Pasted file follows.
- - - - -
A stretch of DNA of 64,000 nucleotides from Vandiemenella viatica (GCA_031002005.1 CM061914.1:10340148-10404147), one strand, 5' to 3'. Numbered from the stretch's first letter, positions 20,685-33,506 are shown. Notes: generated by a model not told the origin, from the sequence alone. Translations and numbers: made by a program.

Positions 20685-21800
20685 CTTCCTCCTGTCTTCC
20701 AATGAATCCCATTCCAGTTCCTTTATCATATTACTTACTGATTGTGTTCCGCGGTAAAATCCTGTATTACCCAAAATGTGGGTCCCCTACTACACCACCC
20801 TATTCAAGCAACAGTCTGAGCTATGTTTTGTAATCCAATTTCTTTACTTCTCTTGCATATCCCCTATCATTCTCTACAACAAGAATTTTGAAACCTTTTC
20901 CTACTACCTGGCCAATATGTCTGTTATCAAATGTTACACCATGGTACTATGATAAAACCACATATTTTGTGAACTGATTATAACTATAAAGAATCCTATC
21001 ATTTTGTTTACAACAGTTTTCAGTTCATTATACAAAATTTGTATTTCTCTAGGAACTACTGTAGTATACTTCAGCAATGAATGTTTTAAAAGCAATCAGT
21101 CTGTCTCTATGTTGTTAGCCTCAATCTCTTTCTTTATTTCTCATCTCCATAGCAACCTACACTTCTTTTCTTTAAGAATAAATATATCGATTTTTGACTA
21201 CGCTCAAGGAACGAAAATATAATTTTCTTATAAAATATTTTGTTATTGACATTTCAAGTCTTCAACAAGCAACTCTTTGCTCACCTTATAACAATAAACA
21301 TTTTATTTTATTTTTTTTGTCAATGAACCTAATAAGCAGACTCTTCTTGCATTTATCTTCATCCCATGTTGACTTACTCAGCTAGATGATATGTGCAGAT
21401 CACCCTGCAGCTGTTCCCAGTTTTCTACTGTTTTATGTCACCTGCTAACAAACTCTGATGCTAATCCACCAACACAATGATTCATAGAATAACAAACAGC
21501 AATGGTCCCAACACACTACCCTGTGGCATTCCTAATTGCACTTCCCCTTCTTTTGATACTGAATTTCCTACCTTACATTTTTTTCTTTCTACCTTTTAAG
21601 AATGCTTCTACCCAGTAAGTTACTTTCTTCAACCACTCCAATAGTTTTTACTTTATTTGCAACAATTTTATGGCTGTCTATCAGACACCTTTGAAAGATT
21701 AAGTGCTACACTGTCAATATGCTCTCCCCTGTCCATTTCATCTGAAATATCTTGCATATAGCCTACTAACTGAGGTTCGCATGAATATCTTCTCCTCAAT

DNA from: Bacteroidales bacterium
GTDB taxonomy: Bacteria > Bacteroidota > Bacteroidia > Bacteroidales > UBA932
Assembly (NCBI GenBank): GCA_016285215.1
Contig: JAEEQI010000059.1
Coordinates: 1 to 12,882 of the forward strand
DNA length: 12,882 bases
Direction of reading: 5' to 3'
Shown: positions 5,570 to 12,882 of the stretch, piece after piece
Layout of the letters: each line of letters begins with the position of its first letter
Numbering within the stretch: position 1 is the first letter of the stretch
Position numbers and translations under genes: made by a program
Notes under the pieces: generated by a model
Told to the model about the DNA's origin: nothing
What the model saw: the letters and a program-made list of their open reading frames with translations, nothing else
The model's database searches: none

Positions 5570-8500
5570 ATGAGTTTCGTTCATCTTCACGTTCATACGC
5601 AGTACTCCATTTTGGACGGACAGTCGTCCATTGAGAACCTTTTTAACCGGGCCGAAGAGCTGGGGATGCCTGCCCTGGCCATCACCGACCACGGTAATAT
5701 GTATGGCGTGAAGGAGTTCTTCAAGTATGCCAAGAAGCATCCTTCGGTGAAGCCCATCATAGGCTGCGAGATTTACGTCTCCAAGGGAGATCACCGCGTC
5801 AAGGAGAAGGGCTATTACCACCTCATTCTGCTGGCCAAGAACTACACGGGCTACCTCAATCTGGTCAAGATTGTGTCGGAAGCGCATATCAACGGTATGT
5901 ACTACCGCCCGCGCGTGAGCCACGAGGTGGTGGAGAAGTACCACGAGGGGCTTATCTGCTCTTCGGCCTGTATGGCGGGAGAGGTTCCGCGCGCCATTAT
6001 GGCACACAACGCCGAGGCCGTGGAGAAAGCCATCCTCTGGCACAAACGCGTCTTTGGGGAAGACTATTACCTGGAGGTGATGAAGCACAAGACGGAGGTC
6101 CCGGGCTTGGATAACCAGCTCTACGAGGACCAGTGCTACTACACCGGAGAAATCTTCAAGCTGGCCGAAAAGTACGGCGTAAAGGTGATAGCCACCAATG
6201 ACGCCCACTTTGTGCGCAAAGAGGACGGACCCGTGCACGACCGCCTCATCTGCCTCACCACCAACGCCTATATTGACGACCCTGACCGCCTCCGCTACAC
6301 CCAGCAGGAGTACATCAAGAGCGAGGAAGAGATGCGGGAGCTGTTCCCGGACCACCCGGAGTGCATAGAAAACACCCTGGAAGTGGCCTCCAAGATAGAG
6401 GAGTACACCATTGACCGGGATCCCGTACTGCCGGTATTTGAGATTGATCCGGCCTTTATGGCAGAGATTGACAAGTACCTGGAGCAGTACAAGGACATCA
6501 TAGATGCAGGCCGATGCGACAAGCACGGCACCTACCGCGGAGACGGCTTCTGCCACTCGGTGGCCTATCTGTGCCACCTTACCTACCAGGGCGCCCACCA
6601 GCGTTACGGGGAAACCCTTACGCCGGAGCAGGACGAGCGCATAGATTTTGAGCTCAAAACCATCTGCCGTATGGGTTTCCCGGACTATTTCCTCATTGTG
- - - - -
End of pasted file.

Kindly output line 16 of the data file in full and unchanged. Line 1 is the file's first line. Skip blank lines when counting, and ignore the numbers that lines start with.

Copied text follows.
GTDB taxonomy: Bacteria > Bacteroidota > Bacteroidia > Bacteroidales > UBA932